The reconstruction here of the Jewish revolt in class terms, as a revolution, is particularly impressive because, unlike the revolutions of the twentieth century, those describing it for posterity did not see it as such. Our main source for the events of the revolt is the writer Josephus, and for him, the explanation for the revolution did not lie in terms of class forces, but in the failings of the individuals involved. So, for example, for Josephus, the people of Jerusalem rose up against the procurator of Judea not because he was the representative of the oppressive imperial power but because the individual, Florus, was a particularly bad man.

This disinclination to see revolution as a revolution is remarkable especially because Josephus was himself part of it. A member of the initial revolutionary government, he was military governor in Galilee until the area was recaptured by the Romans. However, Josephus was a member of the aristocracy, as much opposed to the revolutionary poor as he was an enemy of the Romans, and he had another excellent reason for not blaming the imperial system per se. When his comrades in the Galilee committed suicide together, he reneged on the pact, surrendered to the Roman general Vespasian and wormed his way into the good graces of the Roman elite. He was so successful at this that he was eventually given citizenship and ended up living in Rome. This makes clear the roots of his inability to criticise the Roman Empire itself, as opposed to the occasional poor choices of its servants. It is also worth reflecting that a determined denial of systemic oppression has always been a facet of bourgeois ideology also. That our evidence for the revolution is provided by the self-justifications of one of the aristocrats who sold it out makes its reconstruction a particular challenge, but Faulkner’s account shows that it is possible to look behind Josephus’ limited perspective.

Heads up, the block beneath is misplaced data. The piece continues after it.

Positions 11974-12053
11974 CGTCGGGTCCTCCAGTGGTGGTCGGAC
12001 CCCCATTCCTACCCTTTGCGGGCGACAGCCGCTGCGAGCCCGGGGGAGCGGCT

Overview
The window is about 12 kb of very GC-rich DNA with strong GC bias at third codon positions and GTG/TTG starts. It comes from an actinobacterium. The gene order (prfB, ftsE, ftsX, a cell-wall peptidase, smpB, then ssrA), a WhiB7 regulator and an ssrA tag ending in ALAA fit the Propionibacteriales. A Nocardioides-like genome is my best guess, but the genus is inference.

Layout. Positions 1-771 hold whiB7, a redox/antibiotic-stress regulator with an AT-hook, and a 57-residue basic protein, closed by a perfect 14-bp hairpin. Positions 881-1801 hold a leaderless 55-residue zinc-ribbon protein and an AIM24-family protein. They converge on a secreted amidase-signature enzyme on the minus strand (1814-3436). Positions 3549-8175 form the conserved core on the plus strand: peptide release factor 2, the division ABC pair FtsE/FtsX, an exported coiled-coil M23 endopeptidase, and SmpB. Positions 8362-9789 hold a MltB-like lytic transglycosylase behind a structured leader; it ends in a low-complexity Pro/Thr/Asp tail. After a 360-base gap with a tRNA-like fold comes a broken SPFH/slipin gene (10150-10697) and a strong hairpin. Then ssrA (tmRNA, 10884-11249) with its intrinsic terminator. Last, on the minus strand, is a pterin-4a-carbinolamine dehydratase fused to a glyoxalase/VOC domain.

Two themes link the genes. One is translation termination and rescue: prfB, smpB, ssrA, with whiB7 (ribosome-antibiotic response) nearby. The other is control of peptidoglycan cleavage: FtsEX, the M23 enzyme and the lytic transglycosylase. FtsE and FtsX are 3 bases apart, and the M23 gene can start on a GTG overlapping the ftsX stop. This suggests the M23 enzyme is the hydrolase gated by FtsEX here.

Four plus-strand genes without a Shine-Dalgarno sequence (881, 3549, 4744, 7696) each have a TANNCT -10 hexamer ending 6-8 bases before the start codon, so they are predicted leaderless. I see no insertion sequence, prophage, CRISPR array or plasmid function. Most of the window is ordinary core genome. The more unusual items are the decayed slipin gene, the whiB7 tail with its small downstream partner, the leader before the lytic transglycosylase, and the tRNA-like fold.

The relevance of a Marxist understanding of the Jewish revolt comes out clearly in Faulkner’s work, and it is accompanied by a wealth of impressive detail on the military history of the uprising and its suppression. It is set apart here from standard military histories by the focus on ordinary soldiers, rather than just on the generals. Instead of the usual descriptions of generals making decisions and their machine-like troops carrying them out, what we are presented with are considerations of what it takes to make soldiers actually kill each other or civilians. The reactions of ordinary soldiers are shown to be just as important as the tactics decided on by the generals. The key to the military supremacy of the Roman army here appears not as the genius of its generals, or even its weight of numbers, but the organisation which meant that it functioned even when brilliance of leadership was lacking. The Roman army system meant that it mattered less than you might think if the Roman aristocrat who ended up in charge on his way up the cursus honorem (career ladder) was not gifted in the military department or, like Vespasian’s son, the future emperor Titus, brave, good at fighting, but just a little bit dim.